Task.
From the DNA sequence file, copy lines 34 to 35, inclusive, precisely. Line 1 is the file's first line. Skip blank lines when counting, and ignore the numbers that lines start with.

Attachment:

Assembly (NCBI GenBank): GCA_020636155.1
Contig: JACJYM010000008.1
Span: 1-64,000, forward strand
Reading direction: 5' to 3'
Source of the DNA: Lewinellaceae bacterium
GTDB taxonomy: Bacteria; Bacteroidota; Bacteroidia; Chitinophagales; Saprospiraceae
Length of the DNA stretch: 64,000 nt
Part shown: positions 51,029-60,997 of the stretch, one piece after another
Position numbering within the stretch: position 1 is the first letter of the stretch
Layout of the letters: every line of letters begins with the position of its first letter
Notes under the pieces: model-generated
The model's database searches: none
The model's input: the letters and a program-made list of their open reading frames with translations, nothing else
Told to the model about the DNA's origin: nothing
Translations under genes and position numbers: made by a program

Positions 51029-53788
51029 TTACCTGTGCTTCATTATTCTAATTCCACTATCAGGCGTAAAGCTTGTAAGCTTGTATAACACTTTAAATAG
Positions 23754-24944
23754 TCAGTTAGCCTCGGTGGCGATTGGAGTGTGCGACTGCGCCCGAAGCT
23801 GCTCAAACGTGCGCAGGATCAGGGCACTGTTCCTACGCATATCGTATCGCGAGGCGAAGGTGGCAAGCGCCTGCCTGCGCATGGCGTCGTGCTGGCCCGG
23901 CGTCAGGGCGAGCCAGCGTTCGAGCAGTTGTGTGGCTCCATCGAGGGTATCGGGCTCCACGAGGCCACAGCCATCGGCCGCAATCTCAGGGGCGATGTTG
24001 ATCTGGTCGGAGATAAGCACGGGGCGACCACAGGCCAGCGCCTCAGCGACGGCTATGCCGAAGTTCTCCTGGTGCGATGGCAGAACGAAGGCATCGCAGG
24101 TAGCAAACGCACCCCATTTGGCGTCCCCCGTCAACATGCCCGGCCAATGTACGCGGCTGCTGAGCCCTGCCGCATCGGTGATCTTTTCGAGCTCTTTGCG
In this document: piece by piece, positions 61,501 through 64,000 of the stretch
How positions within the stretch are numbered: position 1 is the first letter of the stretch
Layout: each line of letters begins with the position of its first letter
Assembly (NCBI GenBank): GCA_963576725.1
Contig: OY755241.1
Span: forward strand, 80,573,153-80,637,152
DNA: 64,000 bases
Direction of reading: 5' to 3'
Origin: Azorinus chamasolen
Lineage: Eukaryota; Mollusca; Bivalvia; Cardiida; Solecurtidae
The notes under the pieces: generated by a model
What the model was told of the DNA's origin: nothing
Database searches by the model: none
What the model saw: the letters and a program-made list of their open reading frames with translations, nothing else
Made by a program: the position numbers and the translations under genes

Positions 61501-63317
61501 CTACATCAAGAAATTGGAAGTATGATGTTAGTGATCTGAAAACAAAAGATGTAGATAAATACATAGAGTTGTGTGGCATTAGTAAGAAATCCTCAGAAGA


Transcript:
The notes under the pieces: generated by a model
What the model was told of the DNA's origin: nothing